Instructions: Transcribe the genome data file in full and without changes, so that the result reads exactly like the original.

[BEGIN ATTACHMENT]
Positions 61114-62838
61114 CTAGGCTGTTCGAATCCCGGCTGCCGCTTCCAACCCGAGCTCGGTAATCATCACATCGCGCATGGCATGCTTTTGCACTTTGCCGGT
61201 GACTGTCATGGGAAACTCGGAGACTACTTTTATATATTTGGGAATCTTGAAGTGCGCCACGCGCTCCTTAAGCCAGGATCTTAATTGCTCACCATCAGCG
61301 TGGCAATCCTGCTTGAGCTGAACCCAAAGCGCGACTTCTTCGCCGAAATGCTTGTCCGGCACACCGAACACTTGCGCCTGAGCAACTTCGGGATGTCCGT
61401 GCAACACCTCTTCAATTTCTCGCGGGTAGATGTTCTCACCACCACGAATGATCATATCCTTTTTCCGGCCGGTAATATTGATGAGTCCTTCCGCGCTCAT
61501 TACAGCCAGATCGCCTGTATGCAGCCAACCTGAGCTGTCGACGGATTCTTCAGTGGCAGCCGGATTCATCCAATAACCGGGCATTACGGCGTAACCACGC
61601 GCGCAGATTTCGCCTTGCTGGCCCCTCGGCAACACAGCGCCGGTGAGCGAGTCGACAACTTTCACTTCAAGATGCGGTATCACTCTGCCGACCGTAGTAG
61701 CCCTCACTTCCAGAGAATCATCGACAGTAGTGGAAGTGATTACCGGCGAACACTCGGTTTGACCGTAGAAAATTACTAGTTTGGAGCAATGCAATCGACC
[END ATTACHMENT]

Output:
Positions 61114-62838
61114 CTAGGCTGTTCGAATCCCGGCTGCCGCTTCCAACCCGAGCTCGGTAATCATCACATCGCGCATGGCATGCTTTTGCACTTTGCCGGT
61201 GACTGTCATGGGAAACTCGGAGACTACTTTTATATATTTGGGAATCTTGAAGTGCGCCACGCGCTCCTTAAGCCAGGATCTTAATTGCTCACCATCAGCG
61301 TGGCAATCCTGCTTGAGCTGAACCCAAAGCGCGACTTCTTCGCCGAAATGCTTGTCCGGCACACCGAACACTTGCGCCTGAGCAACTTCGGGATGTCCGT
61401 GCAACACCTCTTCAATTTCTCGCGGGTAGATGTTCTCACCACCACGAATGATCATATCCTTTTTCCGGCCGGTAATATTGATGAGTCCTTCCGCGCTCAT
61501 TACAGCCAGATCGCCTGTATGCAGCCAACCTGAGCTGTCGACGGATTCTTCAGTGGCAGCCGGATTCATCCAATAACCGGGCATTACGGCGTAACCACGC
61601 GCGCAGATTTCGCCTTGCTGGCCCCTCGGCAACACAGCGCCGGTGAGCGAGTCGACAACTTTCACTTCAAGATGCGGTATCACTCTGCCGACCGTAGTAG
61701 CCCTCACTTCCAGAGAATCATCGACAGTAGTGGAAGTGATTACCGGCGAACACTCGGTTTGACCGTAGAAAATTACTAGTTTGGAGCAATGCAATCGACC